Did you know that it is possible for you to get a 7,000mAh battery for your Samsung Galaxy S3? Well, it’s harder now, but when the device was still in its prime such third-party options were easily accessible.

And it’s stuff like that that have allowed Galaxy S3 users to hold on to their devices and not budge when newer and shinier flagships arrive.

That and of course the immutable support of developers catering to the demand for unofficial routes to the newest Android versions of any given time have helped the 2012 flagship remain relevant four years on.

So why did Samsung take its removable battery feature away? Isn’t that going backwards? Well, perhaps backwards for the consumer, but for profits that’s progress on the company’s part.

Samsung Speaks Money (Surprise, Surprise)

Phones that have a shorter life-cycle would result in increased demand for the latest offerings, that’s pretty much common knowledge at this point. Having said all of that, the Galaxy S6 which has been widely acknowledged as a Samsung failure isn’t all that bad for the company.

Yes, sales dipped pretty dramatically last year due to the bad press brought upon by the Galaxy S6, but it would be naive to believe that many or most users would immediately jump ship to HTC, LG, Sony, or Apple. Besides the critically acclaimed Galaxy Note 5, users would naturally flock to the Galaxy S7 (and of course the S7 Edge).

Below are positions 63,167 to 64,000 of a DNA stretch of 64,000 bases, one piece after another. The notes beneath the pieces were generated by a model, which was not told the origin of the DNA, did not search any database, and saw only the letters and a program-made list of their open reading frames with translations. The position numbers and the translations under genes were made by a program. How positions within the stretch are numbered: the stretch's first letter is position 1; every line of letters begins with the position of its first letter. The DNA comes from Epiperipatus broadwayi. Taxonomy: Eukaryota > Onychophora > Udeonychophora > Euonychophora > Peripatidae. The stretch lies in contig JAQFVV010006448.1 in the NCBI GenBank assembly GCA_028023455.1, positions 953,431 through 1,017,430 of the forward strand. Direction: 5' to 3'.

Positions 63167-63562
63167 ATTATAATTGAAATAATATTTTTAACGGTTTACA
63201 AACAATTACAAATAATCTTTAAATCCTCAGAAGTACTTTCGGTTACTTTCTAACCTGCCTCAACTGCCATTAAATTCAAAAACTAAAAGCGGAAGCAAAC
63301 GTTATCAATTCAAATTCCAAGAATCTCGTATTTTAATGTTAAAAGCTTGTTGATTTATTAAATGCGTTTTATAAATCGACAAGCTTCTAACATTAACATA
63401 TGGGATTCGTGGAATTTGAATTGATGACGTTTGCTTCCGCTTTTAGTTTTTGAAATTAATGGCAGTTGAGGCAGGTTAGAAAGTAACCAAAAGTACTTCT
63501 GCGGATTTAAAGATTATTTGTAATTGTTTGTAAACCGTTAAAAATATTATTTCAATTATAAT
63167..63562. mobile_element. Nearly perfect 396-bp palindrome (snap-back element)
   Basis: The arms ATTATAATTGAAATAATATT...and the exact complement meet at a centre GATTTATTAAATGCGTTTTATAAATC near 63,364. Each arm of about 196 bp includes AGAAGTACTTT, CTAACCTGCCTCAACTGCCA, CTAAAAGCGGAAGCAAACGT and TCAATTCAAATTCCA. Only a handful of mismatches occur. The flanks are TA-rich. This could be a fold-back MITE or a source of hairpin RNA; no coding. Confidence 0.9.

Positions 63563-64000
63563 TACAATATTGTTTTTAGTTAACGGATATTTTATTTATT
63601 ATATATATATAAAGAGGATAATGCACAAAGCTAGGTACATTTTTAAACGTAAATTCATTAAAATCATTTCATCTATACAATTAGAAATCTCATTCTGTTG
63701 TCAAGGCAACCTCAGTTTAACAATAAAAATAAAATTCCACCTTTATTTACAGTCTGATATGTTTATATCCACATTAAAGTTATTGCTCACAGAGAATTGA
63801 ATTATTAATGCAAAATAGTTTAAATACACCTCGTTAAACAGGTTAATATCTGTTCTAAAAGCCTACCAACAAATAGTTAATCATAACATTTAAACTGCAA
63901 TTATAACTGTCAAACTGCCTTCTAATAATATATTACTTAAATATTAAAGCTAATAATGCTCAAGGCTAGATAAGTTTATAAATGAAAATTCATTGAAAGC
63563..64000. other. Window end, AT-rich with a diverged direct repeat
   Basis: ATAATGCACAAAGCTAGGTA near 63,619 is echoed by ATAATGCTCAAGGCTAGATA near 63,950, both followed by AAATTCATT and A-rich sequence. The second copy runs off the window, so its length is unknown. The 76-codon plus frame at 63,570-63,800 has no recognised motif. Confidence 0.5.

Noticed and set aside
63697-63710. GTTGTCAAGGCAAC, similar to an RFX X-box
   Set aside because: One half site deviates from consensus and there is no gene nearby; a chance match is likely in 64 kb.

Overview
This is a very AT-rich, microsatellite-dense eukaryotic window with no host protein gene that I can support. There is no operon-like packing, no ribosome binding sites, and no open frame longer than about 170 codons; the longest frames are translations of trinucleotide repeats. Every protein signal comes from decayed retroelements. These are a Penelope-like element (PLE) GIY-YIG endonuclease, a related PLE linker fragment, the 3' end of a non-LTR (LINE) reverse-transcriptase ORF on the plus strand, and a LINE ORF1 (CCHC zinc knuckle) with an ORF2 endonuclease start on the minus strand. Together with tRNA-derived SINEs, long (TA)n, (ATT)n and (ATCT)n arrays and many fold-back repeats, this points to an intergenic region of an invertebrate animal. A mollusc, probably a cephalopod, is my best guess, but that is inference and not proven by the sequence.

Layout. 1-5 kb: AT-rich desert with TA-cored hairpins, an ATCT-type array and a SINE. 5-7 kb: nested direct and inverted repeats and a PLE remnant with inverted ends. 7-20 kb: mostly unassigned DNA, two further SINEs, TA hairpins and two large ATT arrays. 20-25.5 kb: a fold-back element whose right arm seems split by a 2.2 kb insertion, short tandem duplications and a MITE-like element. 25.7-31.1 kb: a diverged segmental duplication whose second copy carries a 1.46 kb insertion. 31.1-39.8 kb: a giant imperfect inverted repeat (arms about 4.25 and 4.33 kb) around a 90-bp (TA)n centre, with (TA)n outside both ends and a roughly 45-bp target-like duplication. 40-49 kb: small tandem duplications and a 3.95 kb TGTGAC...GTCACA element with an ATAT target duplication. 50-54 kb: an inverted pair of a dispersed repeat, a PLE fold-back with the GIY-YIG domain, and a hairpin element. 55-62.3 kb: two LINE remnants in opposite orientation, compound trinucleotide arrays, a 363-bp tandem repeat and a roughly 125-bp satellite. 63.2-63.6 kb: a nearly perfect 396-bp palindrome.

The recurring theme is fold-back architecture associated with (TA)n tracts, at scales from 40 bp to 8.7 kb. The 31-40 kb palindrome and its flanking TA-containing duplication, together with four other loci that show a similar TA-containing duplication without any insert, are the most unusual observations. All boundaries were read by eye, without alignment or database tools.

How can we be so confident of that assertion? Well, look at the Galaxy Note 7. Despite being an even bigger catastrophe than the Galaxy S6, polls have found that folks would still stick with Samsung in the future.

And bear in mind that it isn’t just one offhand poll saying this. There have been several others that have reached the same conclusion.

But wouldn’t users of the Galaxy S6 be wasting precious cash by moving on to the Note 5 or Galaxy S7 so quickly? While that’s true, ostensibly good deals from trade-in programs can do a lot to win over disgruntled users who aren’t able to get even half a day’s worth of battery life with the 2015 flagship.

The used units taken in by Samsung come as extra income potential. Through the company’s official pre-owned program, refurbished units of the Galaxy S6 sell for about $400 to $500. One could only imagine the margins Samsung laps up per unit sold.

Could the failures of the Galaxy S6 have been major contributors to the Galaxy S7 being Samsung’s best-selling phone to date? We think so.